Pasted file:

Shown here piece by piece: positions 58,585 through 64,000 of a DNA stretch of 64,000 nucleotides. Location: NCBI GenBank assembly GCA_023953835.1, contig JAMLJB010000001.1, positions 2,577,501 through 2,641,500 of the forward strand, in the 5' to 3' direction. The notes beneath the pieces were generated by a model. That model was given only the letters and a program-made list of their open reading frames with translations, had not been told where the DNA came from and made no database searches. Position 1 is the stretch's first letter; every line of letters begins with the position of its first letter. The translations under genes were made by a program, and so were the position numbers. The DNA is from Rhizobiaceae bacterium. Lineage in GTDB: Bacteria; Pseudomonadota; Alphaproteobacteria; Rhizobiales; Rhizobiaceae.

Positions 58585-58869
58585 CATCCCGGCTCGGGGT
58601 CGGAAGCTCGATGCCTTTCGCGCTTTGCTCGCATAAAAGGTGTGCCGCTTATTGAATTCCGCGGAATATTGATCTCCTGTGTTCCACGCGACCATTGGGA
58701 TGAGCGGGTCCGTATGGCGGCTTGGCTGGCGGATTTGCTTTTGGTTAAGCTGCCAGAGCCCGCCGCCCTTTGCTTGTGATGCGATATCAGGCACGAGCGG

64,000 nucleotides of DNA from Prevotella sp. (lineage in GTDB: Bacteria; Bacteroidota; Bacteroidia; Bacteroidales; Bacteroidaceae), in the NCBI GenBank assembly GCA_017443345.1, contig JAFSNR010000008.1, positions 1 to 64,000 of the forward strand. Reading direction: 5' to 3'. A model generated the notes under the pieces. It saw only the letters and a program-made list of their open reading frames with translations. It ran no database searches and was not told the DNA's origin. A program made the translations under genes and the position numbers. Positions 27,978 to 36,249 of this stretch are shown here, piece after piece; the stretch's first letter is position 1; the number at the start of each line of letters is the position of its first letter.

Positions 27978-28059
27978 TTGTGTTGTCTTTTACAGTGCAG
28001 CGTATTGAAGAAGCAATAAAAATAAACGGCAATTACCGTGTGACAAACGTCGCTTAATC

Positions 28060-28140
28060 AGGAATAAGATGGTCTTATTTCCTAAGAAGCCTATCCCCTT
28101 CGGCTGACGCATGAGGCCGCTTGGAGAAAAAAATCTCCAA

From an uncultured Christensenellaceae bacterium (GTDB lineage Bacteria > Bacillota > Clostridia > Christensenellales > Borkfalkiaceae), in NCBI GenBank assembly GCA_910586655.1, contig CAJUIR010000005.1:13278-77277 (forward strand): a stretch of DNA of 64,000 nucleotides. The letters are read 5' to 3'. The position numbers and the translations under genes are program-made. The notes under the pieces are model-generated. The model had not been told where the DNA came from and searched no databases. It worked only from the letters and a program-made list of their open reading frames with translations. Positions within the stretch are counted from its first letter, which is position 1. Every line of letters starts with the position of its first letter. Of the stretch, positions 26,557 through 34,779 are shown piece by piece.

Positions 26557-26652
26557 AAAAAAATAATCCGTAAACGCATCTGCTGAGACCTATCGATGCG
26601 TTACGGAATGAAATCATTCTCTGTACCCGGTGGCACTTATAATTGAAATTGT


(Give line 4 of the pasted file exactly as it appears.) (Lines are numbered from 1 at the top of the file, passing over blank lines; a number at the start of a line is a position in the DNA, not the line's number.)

58601 CGGAAGCTCGATGCCTTTCGCGCTTTGCTCGCATAAAAGGTGTGCCGCTTATTGAATTCCGCGGAATATTGATCTCCTGTGTTCCACGCGACCATTGGGA